Project description:Objectives To identify factors predicting maternal sex steroid hormone concentrations in early pregnancy. Methods The Infant Development and the Environment Study recruited healthy pregnant women from academic medical centers in four US cities. Gold standard liquid chromatography-tandem mass spectrometry was used to measure maternal sex steroids concentrations (total testosterone [TT], free testosterone [FT], estrone [E1], estradiol [E2], and estriol [E3] concentrations) in serum samples from 548 women carrying singletons (median?=?11.7 weeks gestation). Women completed questionnaires on demographic and lifestyle characteristics. Results In multivariable linear regression analyses, hormone concentrations varied in relation to maternal age, body mass index (BMI), race, and parity. Older mothers had significantly lower levels of most hormones; for every year increase in maternal age, there was a 1-2% decrease in E1, E2, TT, and FT. By contrast, each unit increase in maternal BMI was associated 1-2% lower estrogen (E1, E2, E3) levels, but 1-2% higher androgen (TT, FT) concentrations. Hormone concentrations were 4-18% lower among parous women, and for each year elapsed since last birth, TT and FT were 1-2% higher (no difference in estrogens). Androgen concentrations were 18-30% higher among Black women compared to women of other races. Fetal sex, maternal stress, and lifestyle factors (including alcohol and tobacco use) were not related to maternal steroid concentrations. Conclusions for Practice Maternal demographic factors predict sex steroid hormone concentrations during pregnancy, which is important given increasing evidence that the prenatal endocrine environment shapes future risk of chronic disease for both mother and offspring.
Project description:Abnormal sex hormone levels in utero have been associated with child behavioral problems, but it is unclear if normal variation in prenatal sex hormones is associated with subsequent behavior in childhood. We assessed maternal sex hormones, including serum estrone (E1), estradiol (E2), estriol (E3), free testosterone (FT), and total testosterone (TT), during early pregnancy (gestational week 6-21 (mean = 11.1)) and evaluated child behavior at ages 4-5 using the Behavioral Assessment System for Children (BASC-2) and Social Responsiveness Scale (SRS-2) in 404 mother/child pairs (211 girls, 193 boys) within The Infant Development and Environment Study, a multi-site pregnancy cohort study. Associations between hormones and composite scores were evaluated using multiple linear regressions in both sexes combined, and separate models assessed effect modification by sex with the addition of interaction terms. A 10-fold increase in maternal FT or TT was associated in both sexes with a 4.3-point (95 % CI: 0.5, 8.2) or 4.4-point (0.8, 8.0) higher BASC-2 internalizing composite T score, respectively. In addition, a 10-fold increase in FT or TT was associated with a 3.8-point (0.04, 7.5) or 4.0-point (0.5, 7.5) higher behavioral symptoms index composite score. In models evaluating effect modification by sex, a 10-fold increase in E1 was associated with a 4.3-point (1.2, 7.4) decrease in adaptive skills composite score in girls only (interaction p = 0.04). We observed associations between testosterone and internalizing behaviors and behavioral symptoms index in both sexes, as well as a female-specific association between E1 and adaptive skills. Sex hormones during pregnancy may play a key role in influencing later-life behavior, and additional studies should further examine different periods of susceptibility to hormonal signals.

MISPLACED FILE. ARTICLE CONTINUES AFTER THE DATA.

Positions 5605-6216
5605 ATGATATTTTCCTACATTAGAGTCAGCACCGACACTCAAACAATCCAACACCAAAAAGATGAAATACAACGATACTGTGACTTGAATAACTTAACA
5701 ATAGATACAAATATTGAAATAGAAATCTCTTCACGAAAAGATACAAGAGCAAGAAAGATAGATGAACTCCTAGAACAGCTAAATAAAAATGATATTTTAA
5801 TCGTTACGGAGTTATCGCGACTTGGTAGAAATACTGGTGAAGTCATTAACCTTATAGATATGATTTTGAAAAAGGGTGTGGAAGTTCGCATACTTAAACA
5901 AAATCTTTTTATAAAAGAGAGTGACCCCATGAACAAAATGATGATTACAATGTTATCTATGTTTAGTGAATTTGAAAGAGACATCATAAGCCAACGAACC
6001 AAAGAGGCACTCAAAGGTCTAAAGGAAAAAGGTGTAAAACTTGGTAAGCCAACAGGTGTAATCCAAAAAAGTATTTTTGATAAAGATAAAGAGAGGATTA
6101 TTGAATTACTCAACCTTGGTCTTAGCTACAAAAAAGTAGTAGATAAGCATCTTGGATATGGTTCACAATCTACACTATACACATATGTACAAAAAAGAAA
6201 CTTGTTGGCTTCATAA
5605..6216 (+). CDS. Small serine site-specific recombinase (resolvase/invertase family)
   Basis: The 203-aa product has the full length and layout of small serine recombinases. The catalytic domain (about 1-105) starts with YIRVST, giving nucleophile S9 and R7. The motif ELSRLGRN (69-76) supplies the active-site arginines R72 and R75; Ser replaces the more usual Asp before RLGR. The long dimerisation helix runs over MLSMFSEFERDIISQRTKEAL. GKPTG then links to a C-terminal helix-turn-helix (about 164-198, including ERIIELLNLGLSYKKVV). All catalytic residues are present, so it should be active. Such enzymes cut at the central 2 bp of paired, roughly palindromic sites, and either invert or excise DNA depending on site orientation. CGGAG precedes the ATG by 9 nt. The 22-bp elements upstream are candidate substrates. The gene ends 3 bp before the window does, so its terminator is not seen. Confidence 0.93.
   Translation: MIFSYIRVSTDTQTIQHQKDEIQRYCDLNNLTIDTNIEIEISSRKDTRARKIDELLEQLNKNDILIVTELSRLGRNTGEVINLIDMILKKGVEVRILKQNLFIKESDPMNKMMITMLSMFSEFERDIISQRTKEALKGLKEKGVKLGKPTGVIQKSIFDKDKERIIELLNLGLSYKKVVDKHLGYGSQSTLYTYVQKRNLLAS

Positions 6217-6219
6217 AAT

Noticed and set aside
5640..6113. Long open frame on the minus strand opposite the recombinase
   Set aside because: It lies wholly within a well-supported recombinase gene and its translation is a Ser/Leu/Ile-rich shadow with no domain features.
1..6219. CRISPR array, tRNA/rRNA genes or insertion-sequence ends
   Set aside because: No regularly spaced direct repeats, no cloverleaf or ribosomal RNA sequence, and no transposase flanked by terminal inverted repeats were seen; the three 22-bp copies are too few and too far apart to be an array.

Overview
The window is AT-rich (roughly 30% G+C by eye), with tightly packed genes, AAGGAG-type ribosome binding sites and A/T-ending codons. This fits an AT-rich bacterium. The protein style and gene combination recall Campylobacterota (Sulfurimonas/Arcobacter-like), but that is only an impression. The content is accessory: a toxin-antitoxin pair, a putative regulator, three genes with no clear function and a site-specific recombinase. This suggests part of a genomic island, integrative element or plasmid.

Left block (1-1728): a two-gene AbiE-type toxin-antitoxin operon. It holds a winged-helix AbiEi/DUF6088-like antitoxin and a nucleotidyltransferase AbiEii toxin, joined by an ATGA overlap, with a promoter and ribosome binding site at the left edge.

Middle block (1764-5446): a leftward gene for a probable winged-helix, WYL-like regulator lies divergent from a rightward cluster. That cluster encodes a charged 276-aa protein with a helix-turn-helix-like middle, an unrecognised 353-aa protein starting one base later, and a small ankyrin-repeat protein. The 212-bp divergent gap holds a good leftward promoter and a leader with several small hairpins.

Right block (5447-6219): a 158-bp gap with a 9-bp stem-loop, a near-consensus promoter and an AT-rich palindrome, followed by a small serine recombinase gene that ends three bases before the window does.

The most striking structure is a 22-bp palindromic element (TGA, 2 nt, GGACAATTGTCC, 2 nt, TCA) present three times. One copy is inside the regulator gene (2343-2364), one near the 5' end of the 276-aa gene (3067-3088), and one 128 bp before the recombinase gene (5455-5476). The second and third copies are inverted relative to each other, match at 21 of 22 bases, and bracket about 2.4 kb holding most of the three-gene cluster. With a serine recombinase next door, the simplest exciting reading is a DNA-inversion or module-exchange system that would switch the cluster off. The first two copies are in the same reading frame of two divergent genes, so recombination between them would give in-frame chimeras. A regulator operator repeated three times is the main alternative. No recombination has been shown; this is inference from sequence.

Project description:Breast cancer resistance protein (BCRP) is known for its protective function against the toxic effects of exogenous compounds. In addition to this, a role in the transport of endogenous compounds has been described. Since BCRP in the plasma membrane was shown to be regulated by sex steroids, we investigated the presence and possible role of BCRP in steroid hormone-producing organs. Therefore, the presence and localization of Bcrp was investigated in endocrine organs of wild-type mice. Furthermore, the interaction of various steroid hormones with human BCRP activity was studied. Quantitative PCR revealed Bcrp mRNA in the pituitary and adrenal glands, pancreas, ovary, testis and adipose tissue. Immunohistochemistry revealed the presence of Bcrp in the cortex of the adrenal gland and in plasma membranes of adipocytes. In the pituitary gland, pancreas, ovary and testis, Bcrp was mainly located in the capillaries. The interaction between BCRP and 12 steroid hormones was studied using membrane vesicles of HEK293-BCRP cells. Estradiol, testosterone, progesterone and androstenedione inhibited BCRP-mediated uptake of (3)H-estrone sulphate (E(1)S) most potently, with calculated inhibitory constant (Ki) values of 5.0 ± 0.2, 36 ± 14, 14.7 ± 1.3 and 217 ± 13 μM, respectively. BCRP function was attenuated non-competitively, which implies an allosteric inhibition of BCRP-mediated E(1)S transport by these steroids. In conclusion, localization of Bcrp in endocrine organs together with the efficient allosteric inhibition of the efflux pump by steroid hormones are suggestive for a role for BCRP in steroid hormone regulation.